Which kinds of political candidates are Asian Americans most likely to support? Can we believe all the different polls and surveys about voter preferences? Can the Asian American population organize as a united bloc vote? How did Asian Americans tend to vote in the 2004 Presidential elections? The answers to these questions are more than academic -- potentially, they can have significant and long-lasting consequences for all Asian Americans.
Who Can We Believe?
As we reflect on the 2004 Presidential election, one of the most notable characteristics were the constant surveys and polls about voter preferences that the American public heard about almost on a daily basis. All of these polls claimed to be scientifically valid and indeed were conducted by well-established and well-respected organizations and institutions. So why did they consistently come up with inconsistent findings?
For example, as of September 2004 (before the Presidential debates), many polls found that Bush had increased his lead over Kerry into double digits. However, some polls found that the race was still a statistical dead heat with Bush having only a slight lead of a few percentage points. Still others even claimed that Kerry had a very small lead. If each of these polls was scientifically valid, why couldn't they all agree on who was leading and by how much?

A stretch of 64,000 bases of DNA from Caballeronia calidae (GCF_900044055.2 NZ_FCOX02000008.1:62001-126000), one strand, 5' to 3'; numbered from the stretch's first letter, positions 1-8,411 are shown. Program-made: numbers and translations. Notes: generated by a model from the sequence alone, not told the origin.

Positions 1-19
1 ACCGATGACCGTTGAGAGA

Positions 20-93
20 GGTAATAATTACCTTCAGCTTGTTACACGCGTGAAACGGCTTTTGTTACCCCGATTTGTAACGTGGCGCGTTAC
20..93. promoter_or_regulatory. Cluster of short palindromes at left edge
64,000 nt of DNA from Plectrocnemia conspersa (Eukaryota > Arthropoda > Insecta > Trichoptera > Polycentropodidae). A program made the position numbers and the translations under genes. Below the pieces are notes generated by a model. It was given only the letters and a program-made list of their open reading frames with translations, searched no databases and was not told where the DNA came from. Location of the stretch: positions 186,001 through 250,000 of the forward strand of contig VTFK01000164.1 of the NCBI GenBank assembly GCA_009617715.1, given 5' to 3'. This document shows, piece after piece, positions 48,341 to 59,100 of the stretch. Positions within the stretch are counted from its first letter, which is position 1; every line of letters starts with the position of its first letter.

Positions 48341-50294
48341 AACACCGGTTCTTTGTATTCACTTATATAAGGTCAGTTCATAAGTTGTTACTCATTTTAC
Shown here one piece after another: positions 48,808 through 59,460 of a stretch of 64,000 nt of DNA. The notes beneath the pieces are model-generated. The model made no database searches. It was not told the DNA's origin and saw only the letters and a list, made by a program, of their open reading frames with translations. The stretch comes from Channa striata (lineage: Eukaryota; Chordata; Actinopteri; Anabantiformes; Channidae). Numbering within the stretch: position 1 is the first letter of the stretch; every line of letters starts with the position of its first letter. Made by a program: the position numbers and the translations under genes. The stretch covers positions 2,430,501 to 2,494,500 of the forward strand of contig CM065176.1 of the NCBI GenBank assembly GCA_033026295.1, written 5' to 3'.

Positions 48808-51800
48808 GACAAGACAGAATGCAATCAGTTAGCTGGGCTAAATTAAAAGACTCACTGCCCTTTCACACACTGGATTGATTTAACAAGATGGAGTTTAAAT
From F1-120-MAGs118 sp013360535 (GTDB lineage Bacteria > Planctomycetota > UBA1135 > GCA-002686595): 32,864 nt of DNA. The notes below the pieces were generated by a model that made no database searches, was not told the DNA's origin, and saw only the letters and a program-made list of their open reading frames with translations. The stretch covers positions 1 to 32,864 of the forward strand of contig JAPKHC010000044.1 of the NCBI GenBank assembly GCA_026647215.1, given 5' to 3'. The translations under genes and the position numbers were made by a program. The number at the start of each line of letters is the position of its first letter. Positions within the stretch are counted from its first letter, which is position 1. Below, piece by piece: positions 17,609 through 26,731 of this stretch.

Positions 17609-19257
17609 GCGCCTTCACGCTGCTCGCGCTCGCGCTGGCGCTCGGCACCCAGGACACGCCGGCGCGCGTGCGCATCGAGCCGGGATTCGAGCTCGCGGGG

This issue is not just about statistical methodology. With so many political decisions and policies these days being based on (or at least strongly influenced by) public opinion, it's an important issue that deserves serious attention -- it is more than just an "academic" question. This is especially true for a constituent group such as Asian Pacific Americans, who are notoriously difficult to poll and as a result, policies are often made without our direct input.
The Basics Of A Proper Survey
Let's begin with a basic summary of how these polls are supposed to work. The first requirement of having a valid poll is having a large sample size. Small samples tend to have more chances for error or bias. Generally, this is not a problem with the polls we see these days. However, the second major component of a valid poll is more difficult to get completely correct. In order for a poll to be scientifically valid, its sample (the respondents who are asked for their opinions) must resemble the target population as closely as possible.
One famous example of the pitfalls of not having a valid sample comes from polls conducted by Literary Digest magazine in 1936 in which they predicted that Republican challenge Alf Landon would easily defeat President Franklin Roosevelt. As history shows us, Roosevelt crushed Landon with 61% of the vote. The problem was that the sample that Literary Digest used in their poll was drawn from telephone registries and automobile registrations -- samples that included a disproportionate number of wealthy respondents.